Oil prices are heading lower this year and even lower in 2019, JP Morgan forecasts

Key Points
  • Oil prices are heading for a downturn later this year and will sink even lower in 2019 as the fundamentals of supply and demand weaken, J.P. Morgan forecasts.
  • Crude futures could have one last "hurrah" if OPEC eases its production caps, but the rally would likely be short-lived, the bank says.
  • Growth in oil consumption looks weaker than anticipated due to softer-than-expected economic growth in Europe, Latin America and the Middle East.
People work at the Halfaya oilfield in Amara, southeast of Baghdad, Iraq.
Essam Al-Sudani | Reuters

Oil prices are heading for a downturn later this year and will sink even lower in 2019 as the fundamentals of supply and demand weaken, J.P. Morgan forecast in a research note on Friday.

"While geopolitical tensions and lingering risks of large supply disruptions remain an upside risk throughout 2H18, we think that prices will be corrected downwards towards end of the year and remain capped in 2019," J.P. Morgan analyst Abhishek Deshpande wrote in the note.

Despite oil prices recently rising to 3½-year highs, the investment bank left its forecast for international benchmark unchanged at $69.30 a barrel. On Friday, Brent was trading at just under $77 a barrel, off its recent high of $80.50.

J.P. Morgan now sees U.S. West Texas Intermediate crude averaging $62.20 a barrel, down $3 from its last estimate. WTI was trading at nearly $66 a barrel Friday, after nearly touching $73 a barrel two weeks ago.

The bank knocked down its 2019 Brent forecast by $1, to $63 a barrel. It lowered its outlook for WTI slightly to $58.25 a barrel.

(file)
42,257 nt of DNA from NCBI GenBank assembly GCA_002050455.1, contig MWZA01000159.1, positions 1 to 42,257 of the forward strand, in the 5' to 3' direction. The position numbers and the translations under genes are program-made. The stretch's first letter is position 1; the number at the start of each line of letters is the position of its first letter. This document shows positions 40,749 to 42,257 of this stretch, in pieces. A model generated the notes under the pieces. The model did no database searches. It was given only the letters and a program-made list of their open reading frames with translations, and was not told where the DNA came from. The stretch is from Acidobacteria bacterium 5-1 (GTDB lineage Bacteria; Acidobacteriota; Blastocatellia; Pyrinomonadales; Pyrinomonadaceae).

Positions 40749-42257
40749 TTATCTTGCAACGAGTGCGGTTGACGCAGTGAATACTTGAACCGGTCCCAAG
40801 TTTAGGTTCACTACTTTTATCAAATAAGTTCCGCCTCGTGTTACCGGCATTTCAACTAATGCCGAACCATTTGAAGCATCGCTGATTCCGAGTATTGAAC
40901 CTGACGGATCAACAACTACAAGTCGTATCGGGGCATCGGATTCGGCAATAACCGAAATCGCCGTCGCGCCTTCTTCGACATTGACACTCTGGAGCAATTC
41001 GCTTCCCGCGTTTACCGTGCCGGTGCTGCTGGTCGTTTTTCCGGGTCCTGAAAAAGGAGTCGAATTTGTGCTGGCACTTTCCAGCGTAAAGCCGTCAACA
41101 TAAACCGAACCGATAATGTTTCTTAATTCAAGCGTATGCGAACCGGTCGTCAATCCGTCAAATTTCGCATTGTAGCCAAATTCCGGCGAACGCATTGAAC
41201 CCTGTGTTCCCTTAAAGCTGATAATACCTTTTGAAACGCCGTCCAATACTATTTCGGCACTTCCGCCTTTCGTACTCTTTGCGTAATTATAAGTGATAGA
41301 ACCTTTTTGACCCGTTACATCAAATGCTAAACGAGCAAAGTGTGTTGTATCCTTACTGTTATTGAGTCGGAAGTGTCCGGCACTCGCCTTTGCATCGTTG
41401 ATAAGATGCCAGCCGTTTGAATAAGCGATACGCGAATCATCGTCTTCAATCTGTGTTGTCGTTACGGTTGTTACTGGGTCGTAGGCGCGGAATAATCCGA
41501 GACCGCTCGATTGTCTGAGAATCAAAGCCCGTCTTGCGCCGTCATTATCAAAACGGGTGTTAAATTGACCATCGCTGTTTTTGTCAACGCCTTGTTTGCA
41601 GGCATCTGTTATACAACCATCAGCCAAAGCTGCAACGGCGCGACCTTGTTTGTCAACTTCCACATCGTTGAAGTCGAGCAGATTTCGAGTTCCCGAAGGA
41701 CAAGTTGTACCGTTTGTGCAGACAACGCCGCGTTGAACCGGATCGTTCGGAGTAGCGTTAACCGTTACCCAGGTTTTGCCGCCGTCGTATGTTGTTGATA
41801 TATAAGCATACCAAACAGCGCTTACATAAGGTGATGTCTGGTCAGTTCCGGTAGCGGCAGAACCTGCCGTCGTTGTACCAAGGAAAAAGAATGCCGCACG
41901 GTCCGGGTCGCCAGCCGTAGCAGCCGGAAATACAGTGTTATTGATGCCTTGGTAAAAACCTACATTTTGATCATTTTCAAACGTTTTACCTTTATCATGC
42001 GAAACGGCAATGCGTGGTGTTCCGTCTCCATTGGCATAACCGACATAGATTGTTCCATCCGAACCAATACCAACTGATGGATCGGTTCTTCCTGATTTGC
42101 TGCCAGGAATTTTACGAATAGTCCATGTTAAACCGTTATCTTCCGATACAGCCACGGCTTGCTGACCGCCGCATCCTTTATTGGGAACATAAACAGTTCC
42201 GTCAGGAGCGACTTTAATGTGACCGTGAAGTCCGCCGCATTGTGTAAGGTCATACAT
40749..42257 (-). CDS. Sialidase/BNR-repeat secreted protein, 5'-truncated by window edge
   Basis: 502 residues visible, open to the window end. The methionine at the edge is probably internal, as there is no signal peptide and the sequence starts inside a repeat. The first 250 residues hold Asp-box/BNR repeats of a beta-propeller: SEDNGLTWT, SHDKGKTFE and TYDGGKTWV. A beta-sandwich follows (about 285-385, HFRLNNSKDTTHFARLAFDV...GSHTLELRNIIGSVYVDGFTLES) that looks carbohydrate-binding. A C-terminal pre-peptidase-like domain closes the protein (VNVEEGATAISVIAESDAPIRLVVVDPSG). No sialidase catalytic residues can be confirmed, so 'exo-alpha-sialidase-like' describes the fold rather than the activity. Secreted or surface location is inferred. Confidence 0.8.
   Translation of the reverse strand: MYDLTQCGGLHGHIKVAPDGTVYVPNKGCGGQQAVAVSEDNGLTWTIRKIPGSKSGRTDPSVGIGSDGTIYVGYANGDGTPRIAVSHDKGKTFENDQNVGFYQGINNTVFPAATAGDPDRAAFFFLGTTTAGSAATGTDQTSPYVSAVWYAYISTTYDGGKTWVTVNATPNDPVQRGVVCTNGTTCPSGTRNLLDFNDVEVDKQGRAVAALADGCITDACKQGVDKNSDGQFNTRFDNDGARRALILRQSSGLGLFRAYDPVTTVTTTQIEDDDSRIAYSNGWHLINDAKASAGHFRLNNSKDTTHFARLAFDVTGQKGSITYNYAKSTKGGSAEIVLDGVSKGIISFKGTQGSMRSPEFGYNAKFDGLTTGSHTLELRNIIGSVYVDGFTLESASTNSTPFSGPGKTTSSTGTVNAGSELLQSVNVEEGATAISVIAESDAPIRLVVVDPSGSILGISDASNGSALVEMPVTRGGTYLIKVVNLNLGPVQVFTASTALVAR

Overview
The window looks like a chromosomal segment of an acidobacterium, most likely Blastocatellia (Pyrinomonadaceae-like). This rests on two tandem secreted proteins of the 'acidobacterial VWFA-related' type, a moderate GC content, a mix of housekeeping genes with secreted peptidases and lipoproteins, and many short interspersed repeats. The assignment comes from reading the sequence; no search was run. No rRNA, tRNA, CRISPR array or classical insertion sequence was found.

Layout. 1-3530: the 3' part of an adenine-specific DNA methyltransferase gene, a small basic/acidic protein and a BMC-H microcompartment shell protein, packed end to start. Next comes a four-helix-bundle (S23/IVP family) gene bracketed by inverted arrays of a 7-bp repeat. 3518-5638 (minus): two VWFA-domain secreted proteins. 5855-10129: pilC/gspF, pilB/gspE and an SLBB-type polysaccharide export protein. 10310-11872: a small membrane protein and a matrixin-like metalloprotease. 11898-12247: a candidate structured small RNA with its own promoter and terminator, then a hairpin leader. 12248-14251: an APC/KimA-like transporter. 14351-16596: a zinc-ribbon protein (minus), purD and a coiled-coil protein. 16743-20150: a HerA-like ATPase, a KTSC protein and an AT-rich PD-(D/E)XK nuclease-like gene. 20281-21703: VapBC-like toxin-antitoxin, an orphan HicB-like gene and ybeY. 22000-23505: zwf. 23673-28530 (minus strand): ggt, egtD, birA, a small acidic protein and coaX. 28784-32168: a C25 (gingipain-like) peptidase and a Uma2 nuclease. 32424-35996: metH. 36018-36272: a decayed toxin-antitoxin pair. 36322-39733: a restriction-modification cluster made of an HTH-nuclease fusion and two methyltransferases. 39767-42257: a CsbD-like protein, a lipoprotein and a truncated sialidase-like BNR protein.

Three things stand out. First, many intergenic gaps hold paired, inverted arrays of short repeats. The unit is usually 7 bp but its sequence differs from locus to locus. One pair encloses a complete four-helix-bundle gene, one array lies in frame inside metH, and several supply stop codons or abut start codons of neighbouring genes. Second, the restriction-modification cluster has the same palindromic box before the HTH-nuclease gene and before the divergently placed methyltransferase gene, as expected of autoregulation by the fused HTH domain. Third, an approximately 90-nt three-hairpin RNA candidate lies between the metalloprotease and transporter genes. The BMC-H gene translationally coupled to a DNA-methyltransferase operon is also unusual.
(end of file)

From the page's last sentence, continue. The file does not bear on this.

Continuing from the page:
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An OPEC meeting in two weeks will determine the short-term price movement, the bank says. Oil market heavyweights Russia and Saudi Arabia have recently signaled they could ease a deal between the 14-member OPEC and other producers to limit output, which has been in place since January 2017.

The Saudis and Russia are wary of prices rising high enough to dent demand as Venezuela's output continues to decline amid an economic crisis and as U.S. sanctions come into force against Iran, OPEC's third-biggest producer. Oil prices suggest the market is betting on an output increase of about 400,000 barrels a day, according to J.P. Morgan.

"We think there might be one last hurrah (upside) when it comes to prices especially if OPEC were to announce a release of barrels which is less than what markets have priced in currently," Deshpande said.

Still, J.P. Morgan thinks the rally would unwind. That's because any move by OPEC to ease output caps would signal a return to pre-2017 production levels. It would also tip the finely balanced oil market towards oversupply starting in the fourth quarter, when the restored barrels are likely to start arriving at import terminals.

J.P. Morgan already believes the supply-and-demand fundamentals of the market are poised to weaken.

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The bank expects oil demand to grow more slowly than previously anticipated, which correlates to J.P. Morgan's downward revisions to economic growth in Europe, Latin America and the Middle East.

On the supply side, global output is poised to rise by 2 million barrels a day in 2018, 200,000 barrels a day higher than J.P. Morgan's last forecast. Supply from outside OPEC is set to rise by 2.2 million barrels a day, driven by a surge in output from the United States, which is quickly closing in on top producer Russia, which pumps about 11 million barrels a day.

J.P. Morgan does see a path to a higher oil price in 2018 and 2019. In its high-case scenario, Brent averages $74.55 a barrel this year and $78.75 next year. The catalysts for a higher price include OPEC and Russia extending their output limits into 2019 and the wealth of geopolitical risks throughout the market.

"The risk of oil prices gravitating towards the high case remains high given the rise in geopolitical tensions and potential risk to large scale disruptions to oil supply from key oil producing countries such as Iran and Venezuela in particular," Deshpande said.